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Plain writing in government: Agencies, plainly speaking, aren’t there yet

When it comes to clear, well-written communications with the public, the Social Security Administration gets an A.  The Treasury Department and the Department of Housing and Urban Development get D’s and F’s.

Those are the highs and lows of the second annual report card on how well federal agencies are complying with a new law requiring them to ditch bureaucratese in favor of  “plain writing” that the average person can understand.

“We still have a long way to go to make government documents easier to understand,” said Rep. Bruce Braley (D-Iowa), author of the 2010 Plain Writing Act. He has introduced a bill to extend the law to the full text of regulations so ordinary people can better comprehend them.

“A lot of it has to do with institutional culture,” Braley said of the federal agencies given low grades on the Center for Plain Languages assessment. The nonprofit group devoted to plain writing determined how well 20 federal agencies are complying with the law and communicating with the public. “They can’t see a different way of thinking about how they write for their intended audience because they’re so used to writing in gobbledygook.”

The plain language center, a group of volunteers dedicated to improving the way bureaucracies talk to taxpayers, also gave high marks to the Agriculture Department, Consumer Financial Protection Bureau, Small Business Administration and Transportation Department.

To make the assessments, the center took writing samples from two departments in each agency either through submissions or from the agencies’ Web sites. The first score grades how well the government is following the law, which requires a high-level official in charge of implementing the law, an explanation on the agency’s Web site, training and other steps.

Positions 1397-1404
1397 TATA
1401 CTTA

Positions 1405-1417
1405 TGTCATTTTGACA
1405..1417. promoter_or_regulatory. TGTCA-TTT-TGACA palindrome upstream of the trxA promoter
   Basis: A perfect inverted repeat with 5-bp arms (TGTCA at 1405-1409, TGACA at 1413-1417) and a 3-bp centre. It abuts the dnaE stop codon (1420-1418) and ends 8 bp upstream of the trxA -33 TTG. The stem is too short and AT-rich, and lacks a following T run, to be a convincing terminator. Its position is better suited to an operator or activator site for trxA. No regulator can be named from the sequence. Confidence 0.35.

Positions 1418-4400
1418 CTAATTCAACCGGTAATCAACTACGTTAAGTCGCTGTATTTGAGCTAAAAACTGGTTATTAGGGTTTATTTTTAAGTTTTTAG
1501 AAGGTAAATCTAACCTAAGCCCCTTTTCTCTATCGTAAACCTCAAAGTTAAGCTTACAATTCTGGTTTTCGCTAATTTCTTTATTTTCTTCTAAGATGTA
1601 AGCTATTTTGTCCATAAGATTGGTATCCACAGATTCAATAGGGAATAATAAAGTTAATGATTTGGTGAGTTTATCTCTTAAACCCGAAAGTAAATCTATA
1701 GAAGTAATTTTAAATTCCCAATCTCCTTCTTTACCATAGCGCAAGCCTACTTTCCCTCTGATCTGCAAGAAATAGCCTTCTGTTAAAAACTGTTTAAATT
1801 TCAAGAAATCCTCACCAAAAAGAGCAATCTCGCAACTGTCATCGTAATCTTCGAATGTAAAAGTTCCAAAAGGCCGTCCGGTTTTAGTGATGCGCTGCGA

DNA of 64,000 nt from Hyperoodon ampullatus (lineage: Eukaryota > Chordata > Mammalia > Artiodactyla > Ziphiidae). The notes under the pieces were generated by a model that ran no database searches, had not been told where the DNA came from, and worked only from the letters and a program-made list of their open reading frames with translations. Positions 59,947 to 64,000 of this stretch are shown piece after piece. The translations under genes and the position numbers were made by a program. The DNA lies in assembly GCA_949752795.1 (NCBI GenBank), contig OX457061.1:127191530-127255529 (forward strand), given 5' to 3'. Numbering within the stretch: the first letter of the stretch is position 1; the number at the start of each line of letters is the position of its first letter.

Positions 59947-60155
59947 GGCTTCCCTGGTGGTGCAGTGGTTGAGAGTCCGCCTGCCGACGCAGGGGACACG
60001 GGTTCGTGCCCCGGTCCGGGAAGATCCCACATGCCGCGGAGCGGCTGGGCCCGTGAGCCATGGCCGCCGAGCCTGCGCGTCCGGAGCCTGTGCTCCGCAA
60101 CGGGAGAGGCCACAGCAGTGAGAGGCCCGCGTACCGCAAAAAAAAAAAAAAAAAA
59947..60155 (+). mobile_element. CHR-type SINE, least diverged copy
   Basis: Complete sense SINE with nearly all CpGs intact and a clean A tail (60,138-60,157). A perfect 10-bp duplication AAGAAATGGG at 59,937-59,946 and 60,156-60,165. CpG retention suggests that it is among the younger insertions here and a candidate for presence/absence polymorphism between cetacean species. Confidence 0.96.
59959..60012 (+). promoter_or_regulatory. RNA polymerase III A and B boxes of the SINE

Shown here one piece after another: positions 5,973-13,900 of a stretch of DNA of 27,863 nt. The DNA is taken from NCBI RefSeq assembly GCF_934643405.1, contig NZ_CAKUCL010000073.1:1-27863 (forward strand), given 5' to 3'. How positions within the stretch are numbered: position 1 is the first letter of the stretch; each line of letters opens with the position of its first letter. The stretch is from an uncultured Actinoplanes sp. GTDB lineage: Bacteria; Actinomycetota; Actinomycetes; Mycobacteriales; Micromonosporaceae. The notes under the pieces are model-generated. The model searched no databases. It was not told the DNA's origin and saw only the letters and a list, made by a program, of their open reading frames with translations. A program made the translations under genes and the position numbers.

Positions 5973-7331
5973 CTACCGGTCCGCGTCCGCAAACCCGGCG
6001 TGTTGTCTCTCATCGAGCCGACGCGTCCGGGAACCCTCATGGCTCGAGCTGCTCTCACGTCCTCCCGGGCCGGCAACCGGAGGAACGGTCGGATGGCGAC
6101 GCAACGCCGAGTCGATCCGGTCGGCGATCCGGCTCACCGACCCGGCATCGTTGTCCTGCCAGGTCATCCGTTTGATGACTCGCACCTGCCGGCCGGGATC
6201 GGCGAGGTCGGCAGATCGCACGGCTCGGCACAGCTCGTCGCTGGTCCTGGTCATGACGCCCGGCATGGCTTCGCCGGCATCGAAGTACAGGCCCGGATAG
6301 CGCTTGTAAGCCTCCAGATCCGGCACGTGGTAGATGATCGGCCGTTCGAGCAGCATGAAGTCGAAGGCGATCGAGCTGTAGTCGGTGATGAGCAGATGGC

The second score looks at the clarity of agencies’ communications: Do they use the passive or active voice? What about jargon and legalese? Are sentences too long?

“Plain writing is hard,” said Annetta Cheek, a retired federal worker from Falls Church who founded the plain language center. “It’s always easier to drag out last year’s report and not worry about the way you’re communicating what’s in it.”

The law requires official communications to use active voice, avoid double negatives and use personal pronouns, among other tricks, to make government writing clearer. “Addressees” must become a more direct “you,” for example, and clunky coinages and acronyms are no-nos. But there is no penalty for inaction on the agencies’ part.

Here are some high and low points from last year’s federal communications with the public.

Good writing from the SSA:
“Please let us know right away about any:
Changes in your workers’ compensation or public disability benefit payments
Lump-sum award(s) you receive
 Other payments you receive that increase or decrease your workers’ compensation or public disability benefit payments.”


Bad writing from the Treasury Department:
“We are taking steps to improve processing time for Certificates of Label Approval (COLAs) without compromising our mandates under the Federal Alcohol Administration Act (FAA Act).”


 Bad writing from HUD:
“The Obama Administration has implemented a number of programs to assist homeowners who are at risk of foreclosure and otherwise struggling with their monthly mortgage payments. The majority of these programs are administered through the U.S. Treasury Department and HUD. This page provides a summary of these various programs. Please continue reading in order to determine which program can best assist you.”

Here’s the full report card:

V7 17Nov13 C4PL ReportCard AgencyScores